When growing natural dye plants the hardest part is remembering when to harvest. Some plants reach a peak in colour and then degrade. Other plants stop growing, and need to be harvested to continue growing and producing dye. Some plants are harvested only in the fall, others once during the growing season, and some multiple times through out the season. For example madder and wild madders are harvested in fall. Goldenrod’s flowers make it a single harvest, late summer, plant. Harvest woad multiple times during the growing season. Woad likes being harvested two or three times during the growing season, more frequently in warmer climates. It will often grow with more vigor after a “haircut.” After each harvest the leaves will regrow, until a hard frost. Woad can be harvested after mild frost, but once the year’s killing frost comes it’s growth will cease.
When to harvest woad:
Harvest woad, for the first time, after the leaves reach about six inches in length, or the rosette is over eight inches in diameter. The first harvest frequently contains the highest concentration of possible indigo. In my location, the first woad harvest is possible by mid July. In warmer areas, the first harvest can happen in May or June. A second, third, or even fourth harvest are also possible, depending on climate. In my zone three area, three harvests of first year woad leaves is standard. In France, for instance, four or five first year harvests can be achieved. Standard timing for second harvest is between three to four weeks after the first, depending on plant regrowth.
Second year plants can also be harvested for dye. These plants should be harvested after two weeks of warm, sunny weather. But the harvest should be done before the flower-stalk emerge, as the flowers mush in the extraction vat. After the flower starts blooming, the woad flowers can be used for direct contact dyeing, along with any seeds that form.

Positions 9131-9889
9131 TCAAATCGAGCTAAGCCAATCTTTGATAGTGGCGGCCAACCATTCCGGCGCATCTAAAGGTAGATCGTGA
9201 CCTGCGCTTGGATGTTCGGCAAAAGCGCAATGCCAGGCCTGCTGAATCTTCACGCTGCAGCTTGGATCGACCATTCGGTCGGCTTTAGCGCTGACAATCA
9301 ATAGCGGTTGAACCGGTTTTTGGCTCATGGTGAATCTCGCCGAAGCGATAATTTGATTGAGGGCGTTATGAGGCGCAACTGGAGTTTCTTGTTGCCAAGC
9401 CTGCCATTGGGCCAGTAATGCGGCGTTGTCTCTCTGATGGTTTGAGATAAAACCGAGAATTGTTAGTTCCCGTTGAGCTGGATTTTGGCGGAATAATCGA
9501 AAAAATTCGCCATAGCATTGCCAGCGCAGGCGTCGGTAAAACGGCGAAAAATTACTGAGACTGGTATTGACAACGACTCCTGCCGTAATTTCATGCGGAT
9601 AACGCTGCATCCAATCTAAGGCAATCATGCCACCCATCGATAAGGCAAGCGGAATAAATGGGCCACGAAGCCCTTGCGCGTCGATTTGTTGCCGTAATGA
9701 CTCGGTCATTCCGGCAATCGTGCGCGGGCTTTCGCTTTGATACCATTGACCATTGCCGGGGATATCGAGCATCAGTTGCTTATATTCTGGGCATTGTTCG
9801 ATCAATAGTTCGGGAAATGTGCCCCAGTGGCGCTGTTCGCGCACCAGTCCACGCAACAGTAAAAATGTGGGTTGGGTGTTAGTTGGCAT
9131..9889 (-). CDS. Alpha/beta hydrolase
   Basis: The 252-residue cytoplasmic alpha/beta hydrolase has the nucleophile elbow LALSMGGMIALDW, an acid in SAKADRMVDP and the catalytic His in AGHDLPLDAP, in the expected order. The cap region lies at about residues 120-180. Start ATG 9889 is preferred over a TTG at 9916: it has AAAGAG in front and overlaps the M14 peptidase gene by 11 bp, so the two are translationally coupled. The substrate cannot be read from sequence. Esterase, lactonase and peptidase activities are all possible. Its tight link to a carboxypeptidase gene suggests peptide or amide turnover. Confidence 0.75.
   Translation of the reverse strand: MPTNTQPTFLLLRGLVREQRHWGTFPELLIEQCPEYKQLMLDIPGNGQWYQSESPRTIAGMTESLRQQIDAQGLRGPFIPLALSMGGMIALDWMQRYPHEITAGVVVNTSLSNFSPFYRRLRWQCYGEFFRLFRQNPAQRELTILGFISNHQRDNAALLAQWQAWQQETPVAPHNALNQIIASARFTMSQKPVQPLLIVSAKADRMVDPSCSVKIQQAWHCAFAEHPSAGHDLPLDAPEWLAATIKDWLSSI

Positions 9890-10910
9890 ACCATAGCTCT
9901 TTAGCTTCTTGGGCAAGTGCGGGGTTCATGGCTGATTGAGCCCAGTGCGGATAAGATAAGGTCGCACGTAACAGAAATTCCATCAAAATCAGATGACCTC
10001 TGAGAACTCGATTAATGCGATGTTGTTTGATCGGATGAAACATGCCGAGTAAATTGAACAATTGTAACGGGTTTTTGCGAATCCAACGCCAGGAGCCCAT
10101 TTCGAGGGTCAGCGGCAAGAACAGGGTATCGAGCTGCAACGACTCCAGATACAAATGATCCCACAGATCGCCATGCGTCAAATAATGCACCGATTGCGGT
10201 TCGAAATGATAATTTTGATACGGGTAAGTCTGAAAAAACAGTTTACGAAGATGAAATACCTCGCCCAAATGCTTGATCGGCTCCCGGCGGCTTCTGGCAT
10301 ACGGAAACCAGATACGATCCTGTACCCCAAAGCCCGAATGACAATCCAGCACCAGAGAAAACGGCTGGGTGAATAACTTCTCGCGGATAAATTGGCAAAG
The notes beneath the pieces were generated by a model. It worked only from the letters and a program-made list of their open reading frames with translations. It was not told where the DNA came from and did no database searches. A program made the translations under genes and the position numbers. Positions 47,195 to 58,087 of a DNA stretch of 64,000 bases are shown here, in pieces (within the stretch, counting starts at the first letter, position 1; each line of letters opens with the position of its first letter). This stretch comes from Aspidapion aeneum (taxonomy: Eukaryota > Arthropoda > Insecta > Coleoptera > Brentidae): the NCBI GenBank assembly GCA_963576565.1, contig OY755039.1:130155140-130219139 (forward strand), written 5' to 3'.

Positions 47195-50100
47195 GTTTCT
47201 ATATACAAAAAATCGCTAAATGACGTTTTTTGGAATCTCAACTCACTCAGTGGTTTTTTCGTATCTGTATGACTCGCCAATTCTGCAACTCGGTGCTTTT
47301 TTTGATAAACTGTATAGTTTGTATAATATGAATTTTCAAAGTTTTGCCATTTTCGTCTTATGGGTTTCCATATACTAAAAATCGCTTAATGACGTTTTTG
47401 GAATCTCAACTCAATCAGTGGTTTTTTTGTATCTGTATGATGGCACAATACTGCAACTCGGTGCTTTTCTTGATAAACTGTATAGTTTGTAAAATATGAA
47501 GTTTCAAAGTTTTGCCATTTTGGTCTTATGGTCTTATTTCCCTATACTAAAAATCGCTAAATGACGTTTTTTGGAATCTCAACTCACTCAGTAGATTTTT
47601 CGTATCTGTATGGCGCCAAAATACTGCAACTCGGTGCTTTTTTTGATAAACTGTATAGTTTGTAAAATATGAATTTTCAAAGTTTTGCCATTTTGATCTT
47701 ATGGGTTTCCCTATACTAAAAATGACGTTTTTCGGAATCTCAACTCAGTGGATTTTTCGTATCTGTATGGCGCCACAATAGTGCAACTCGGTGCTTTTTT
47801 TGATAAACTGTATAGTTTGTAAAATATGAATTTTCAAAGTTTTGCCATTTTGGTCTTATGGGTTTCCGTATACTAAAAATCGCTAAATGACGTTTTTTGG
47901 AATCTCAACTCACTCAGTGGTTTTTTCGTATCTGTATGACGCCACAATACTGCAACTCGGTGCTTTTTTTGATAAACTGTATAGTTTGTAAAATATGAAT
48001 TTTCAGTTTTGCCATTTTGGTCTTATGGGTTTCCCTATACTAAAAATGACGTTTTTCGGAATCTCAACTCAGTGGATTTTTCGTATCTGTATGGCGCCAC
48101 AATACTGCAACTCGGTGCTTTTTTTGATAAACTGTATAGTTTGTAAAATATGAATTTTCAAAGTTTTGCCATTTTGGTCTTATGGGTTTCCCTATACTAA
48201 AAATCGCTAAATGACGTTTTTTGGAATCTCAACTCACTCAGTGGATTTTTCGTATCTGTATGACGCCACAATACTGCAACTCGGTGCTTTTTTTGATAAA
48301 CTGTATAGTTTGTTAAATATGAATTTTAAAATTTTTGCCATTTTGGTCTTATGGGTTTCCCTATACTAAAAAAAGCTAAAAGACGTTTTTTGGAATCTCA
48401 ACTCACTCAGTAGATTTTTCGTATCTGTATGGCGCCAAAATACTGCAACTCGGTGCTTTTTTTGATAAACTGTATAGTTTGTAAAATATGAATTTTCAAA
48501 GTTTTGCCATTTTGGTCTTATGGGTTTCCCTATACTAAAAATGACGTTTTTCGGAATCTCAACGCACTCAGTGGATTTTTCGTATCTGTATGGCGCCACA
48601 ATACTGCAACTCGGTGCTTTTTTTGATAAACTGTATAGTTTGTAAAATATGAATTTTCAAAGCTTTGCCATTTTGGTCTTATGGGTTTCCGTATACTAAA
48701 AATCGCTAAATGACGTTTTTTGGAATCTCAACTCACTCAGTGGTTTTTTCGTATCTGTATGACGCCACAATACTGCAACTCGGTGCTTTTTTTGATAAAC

How to harvest woad: first year plants
There are two methods to harvesting first year woad plants. In method one, you cut all the plant’s leaves off at the ground. Leaving the root intact to grow more leaves. In the second method, you carefully remove all the leaves over four inches in length. Leaving the smaller, centre leaves to nourish the plant and help it regrow.
I have used both the first and second methods, and the plants recover equally well from both. The first method gives you a higher volume for your first harvest. Higher volume means richer colors if you dye directly from the extraction vat, or more dye pigment to save.
The second method gives quicker recovery, and a slightly improved second harvest due to the higher volume of leaves available. It can also give a slight improvement in color depth for the second harvest, again only if you are dying from the extraction vat.
How to harvest woad second year plants:
Harvest woad’s second year plants, to prevent self-seeding, by eradicating them. When you don’t want them to self-seed, the best method is to use a wheelbarrow and garden fork. You use the garden fork to loosen the roots and pull up the plants. The wheelbarrow contains the plants, and you can remove the leaves for your extraction vat with ease.
This also negates some of the need for speed with your indigo extraction vat. Since the roots are still connected, the leaves do not wilt and will lose the indigo precursors slower than if they were cut from the roots immediately.
After removing the leaves from second year plants, you want the plants to dry out. If you throw the newly uprooted plants into the compost pile they can re-root and cause self-seeding problems later. This is a good technique to use if you live in an area with invasive Isatis tinctoria landraces, as you can remove them and still get the dye.
Remember, don’t forget to record your harvest time and technique so that you can get similar results next time. This is important more in regards to general weather, and conditions, rather than exact dates.
Back to you:
What experiences have you had growing woad? When do you harvest, and what harvest methods work for you?